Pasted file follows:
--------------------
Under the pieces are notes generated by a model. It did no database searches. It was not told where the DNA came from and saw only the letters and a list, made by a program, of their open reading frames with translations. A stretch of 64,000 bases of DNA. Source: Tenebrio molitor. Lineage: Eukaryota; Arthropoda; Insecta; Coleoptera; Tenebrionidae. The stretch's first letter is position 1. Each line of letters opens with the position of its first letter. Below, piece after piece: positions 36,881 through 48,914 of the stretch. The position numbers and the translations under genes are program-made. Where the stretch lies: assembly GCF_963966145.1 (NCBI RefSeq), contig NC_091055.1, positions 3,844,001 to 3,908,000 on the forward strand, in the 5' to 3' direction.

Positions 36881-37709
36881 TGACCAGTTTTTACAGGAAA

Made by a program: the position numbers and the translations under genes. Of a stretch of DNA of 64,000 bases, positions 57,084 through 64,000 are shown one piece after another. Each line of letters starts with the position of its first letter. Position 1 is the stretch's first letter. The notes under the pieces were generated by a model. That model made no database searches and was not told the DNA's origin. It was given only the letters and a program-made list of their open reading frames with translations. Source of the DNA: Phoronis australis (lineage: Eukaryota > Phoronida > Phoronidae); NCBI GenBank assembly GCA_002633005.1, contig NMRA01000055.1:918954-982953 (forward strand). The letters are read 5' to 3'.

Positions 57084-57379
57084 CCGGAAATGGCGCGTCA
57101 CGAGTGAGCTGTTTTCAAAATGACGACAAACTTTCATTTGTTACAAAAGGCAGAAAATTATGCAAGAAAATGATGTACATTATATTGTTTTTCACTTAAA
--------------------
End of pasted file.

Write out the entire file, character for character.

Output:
Under the pieces are notes generated by a model. It did no database searches. It was not told where the DNA came from and saw only the letters and a list, made by a program, of their open reading frames with translations. A stretch of 64,000 bases of DNA. Source: Tenebrio molitor. Lineage: Eukaryota; Arthropoda; Insecta; Coleoptera; Tenebrionidae. The stretch's first letter is position 1. Each line of letters opens with the position of its first letter. Below, piece after piece: positions 36,881 through 48,914 of the stretch. The position numbers and the translations under genes are program-made. Where the stretch lies: assembly GCF_963966145.1 (NCBI RefSeq), contig NC_091055.1, positions 3,844,001 to 3,908,000 on the forward strand, in the 5' to 3' direction.

Positions 36881-37709
36881 TGACCAGTTTTTACAGGAAA

Made by a program: the position numbers and the translations under genes. Of a stretch of DNA of 64,000 bases, positions 57,084 through 64,000 are shown one piece after another. Each line of letters starts with the position of its first letter. Position 1 is the stretch's first letter. The notes under the pieces were generated by a model. That model made no database searches and was not told the DNA's origin. It was given only the letters and a program-made list of their open reading frames with translations. Source of the DNA: Phoronis australis (lineage: Eukaryota > Phoronida > Phoronidae); NCBI GenBank assembly GCA_002633005.1, contig NMRA01000055.1:918954-982953 (forward strand). The letters are read 5' to 3'.

Positions 57084-57379
57084 CCGGAAATGGCGCGTCA
57101 CGAGTGAGCTGTTTTCAAAATGACGACAAACTTTCATTTGTTACAAAAGGCAGAAAATTATGCAAGAAAATGATGTACATTATATTGTTTTTCACTTAAA